But other equally gifted students who did not click with me did so with other teachers, perhaps in other disciplines. And one should never underestimate the degree to which students teach one another, despite or in addition to their relationships to their teachers, a point Arnove fails to stress. Good students will seek out what they need, and they have the capacity for continual growth and the strength to handle the inevitable reverses in life. As between nature and nurture in all this, as between formal education and innate ability, the older I get the more I believe that nature will out, but only if the student has independent strength of character as well as sufficient ability, and only if she or he is not crushed by the educational establishment.

Yet for me, the greater successes have been with the less-than-gifted students of the sort who have to fight their previous educational backgrounds. When I was first teaching, I recall, I had one working class, first generation university student who turned in an essentially illiterate paper in the third week of the semester (I required an early performance to identify just such problems). Well, he came to me and, far from being defensive or angry, the norm in such cases, told me he knew he couldn't write and that he had been to a terrible high school in the Fraser Valley, where the English and social studies teachers just passed him through without ever writing a note of comment on his work. He asked if he could rewrite his paper with my criticisms in mind.

I certainly agreed to that highly unusual request. This rewrite improved his work from a dead flunk to a C-. Then he came back to my office once more and asked to rewrite yet again, after we went though everything line by line. The next draft was a B-. We were up to the second half of the semester by this point, so he then wrote two more brief papers, the second of which was an A-performance that was quite imaginative as well as literate. This chap took my breath away. In 10 weeks he had gone from washout material to a fine student. And I know that I had had something to do with it, but only because he had the fortitude and innate ability to come to grips with his previous limitations.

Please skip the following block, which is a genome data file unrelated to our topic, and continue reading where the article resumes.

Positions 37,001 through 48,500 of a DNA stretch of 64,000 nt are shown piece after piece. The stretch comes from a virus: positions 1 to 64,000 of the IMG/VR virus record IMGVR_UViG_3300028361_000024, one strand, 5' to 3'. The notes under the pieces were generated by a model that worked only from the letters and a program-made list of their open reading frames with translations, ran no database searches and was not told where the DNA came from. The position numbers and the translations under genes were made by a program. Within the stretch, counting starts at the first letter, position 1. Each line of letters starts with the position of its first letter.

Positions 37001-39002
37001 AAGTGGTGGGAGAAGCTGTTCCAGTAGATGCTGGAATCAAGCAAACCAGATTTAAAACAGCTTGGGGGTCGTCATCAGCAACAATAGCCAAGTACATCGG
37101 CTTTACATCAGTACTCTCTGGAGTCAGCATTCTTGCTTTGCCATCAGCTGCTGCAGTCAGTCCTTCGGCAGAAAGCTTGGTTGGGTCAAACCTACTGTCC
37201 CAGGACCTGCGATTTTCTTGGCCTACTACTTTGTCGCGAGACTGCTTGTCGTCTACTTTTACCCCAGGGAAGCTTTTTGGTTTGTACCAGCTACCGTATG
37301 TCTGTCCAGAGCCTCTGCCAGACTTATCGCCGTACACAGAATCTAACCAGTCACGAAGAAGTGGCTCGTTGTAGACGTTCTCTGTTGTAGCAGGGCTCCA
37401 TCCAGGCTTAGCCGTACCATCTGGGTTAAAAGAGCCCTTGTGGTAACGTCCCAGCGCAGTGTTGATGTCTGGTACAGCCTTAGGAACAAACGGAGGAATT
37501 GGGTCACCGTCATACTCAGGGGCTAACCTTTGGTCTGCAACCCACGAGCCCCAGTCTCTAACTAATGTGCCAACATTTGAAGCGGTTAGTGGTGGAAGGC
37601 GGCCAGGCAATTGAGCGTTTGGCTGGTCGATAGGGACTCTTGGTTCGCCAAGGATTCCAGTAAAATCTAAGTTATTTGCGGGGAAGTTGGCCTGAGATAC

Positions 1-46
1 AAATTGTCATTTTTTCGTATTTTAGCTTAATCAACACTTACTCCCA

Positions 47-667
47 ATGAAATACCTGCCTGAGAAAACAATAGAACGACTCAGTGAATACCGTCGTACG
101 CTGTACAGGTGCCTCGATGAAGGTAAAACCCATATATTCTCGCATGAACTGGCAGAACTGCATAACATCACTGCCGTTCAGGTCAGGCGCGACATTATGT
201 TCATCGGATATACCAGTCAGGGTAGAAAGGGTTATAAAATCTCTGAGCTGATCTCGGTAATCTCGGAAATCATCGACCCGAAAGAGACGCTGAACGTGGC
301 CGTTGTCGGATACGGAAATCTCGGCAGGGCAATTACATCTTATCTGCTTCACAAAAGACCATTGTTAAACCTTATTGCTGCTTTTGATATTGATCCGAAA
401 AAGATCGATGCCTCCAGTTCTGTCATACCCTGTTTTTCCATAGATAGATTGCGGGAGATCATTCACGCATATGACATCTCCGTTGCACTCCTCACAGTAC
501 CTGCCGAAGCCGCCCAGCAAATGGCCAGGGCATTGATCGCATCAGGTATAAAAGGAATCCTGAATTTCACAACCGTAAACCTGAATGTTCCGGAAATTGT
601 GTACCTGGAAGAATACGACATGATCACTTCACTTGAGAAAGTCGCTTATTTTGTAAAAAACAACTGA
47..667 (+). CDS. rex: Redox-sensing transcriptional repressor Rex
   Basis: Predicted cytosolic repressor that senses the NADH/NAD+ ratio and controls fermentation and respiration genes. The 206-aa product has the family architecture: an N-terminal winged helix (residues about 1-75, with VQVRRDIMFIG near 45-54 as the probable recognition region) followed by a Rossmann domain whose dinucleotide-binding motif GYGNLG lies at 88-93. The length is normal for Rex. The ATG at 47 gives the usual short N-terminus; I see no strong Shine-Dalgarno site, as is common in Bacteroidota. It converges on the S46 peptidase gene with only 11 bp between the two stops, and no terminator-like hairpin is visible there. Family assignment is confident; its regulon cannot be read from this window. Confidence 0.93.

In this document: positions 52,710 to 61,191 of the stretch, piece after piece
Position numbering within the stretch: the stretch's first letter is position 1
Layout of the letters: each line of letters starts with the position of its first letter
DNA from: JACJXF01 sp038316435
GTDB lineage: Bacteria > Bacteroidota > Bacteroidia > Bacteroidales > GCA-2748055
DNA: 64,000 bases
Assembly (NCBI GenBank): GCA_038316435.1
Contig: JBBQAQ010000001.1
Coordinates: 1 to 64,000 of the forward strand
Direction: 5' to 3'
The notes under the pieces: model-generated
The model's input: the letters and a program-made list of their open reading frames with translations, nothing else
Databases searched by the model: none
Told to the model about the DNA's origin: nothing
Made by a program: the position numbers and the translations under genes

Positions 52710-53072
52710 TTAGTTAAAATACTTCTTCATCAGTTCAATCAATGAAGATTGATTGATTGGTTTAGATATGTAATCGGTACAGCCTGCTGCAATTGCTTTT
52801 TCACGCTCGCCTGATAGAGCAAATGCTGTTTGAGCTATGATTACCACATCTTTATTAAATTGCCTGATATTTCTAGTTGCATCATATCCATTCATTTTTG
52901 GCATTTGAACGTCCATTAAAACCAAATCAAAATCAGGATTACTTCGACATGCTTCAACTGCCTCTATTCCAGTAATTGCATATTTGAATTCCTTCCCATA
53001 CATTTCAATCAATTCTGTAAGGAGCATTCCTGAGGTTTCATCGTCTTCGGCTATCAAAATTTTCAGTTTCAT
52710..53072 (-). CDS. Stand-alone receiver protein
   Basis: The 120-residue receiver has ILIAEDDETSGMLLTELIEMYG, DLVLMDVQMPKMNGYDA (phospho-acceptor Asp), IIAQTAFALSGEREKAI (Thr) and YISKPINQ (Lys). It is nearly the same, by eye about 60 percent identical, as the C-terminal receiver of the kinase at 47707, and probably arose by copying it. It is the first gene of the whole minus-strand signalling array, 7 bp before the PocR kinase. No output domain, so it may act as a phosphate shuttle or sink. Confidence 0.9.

God only knows where he ended up, but I have never felt more positively about my role as teacher. He might not win the Pulitzer Prize or become rich or famous, but he is better for that semester in my classroom.

Those who grab the golden ring

I agree with Arnove that talent abounds, but I don't believe that discussing the most talented one 10th of one per cent tests that case. Luck, ambition, prior familial and elementary school preparation and, most importantly, wealth and social class help explain why the very most elite people in our society have the best chance to grab the golden ring. Most of the privileged fall by the wayside, but they have far greater opportunities from birth right through the educational system than middle class and working class students.

For me, talent abounds, but most students realize little of it, because their chances are limited from the moment of birth. I always noted to my students that Burnaby has about the same population as Athens had citizens during its Golden Age. Of course in Athens the slave majority and women had few opportunities, but there was something in the structure of that tiny society that produced and nurtured an amazing number of gifted individuals who made their mark on the ages.

It stands to statistical probability that a second Aristotle currently lives in Burnaby, and a Sophocles and so on, I told my students. But that second Athens in Burnaby has not occurred. Therefore something has prevented such a renaissance. I am pretty sure the talent is there, but that it has not developed. If, as I believe, nature should out, there must exist hindrances in the educational and social environment that prevent abounding talent from emerging. By Arnove's standard, this leads me to conclude that our educational system is an enormous failure, with very, very few exceptions. Abounding talent nearly always squandered would be closer to the mark.

However, if one looks for more modest levels of accomplishment, the system produces many competent and productive people whose lives are better for their educations. Their teachers may have contributed modestly to these life successes. In the best of all worlds, all those reams of latent talent would flourish and we would live in peace and harmony and true democracy. Unfortunately, this is a utopian prospect. So which standard should we use to measure educational accomplishment, widespread competence or elitist stardom?  [Tyee]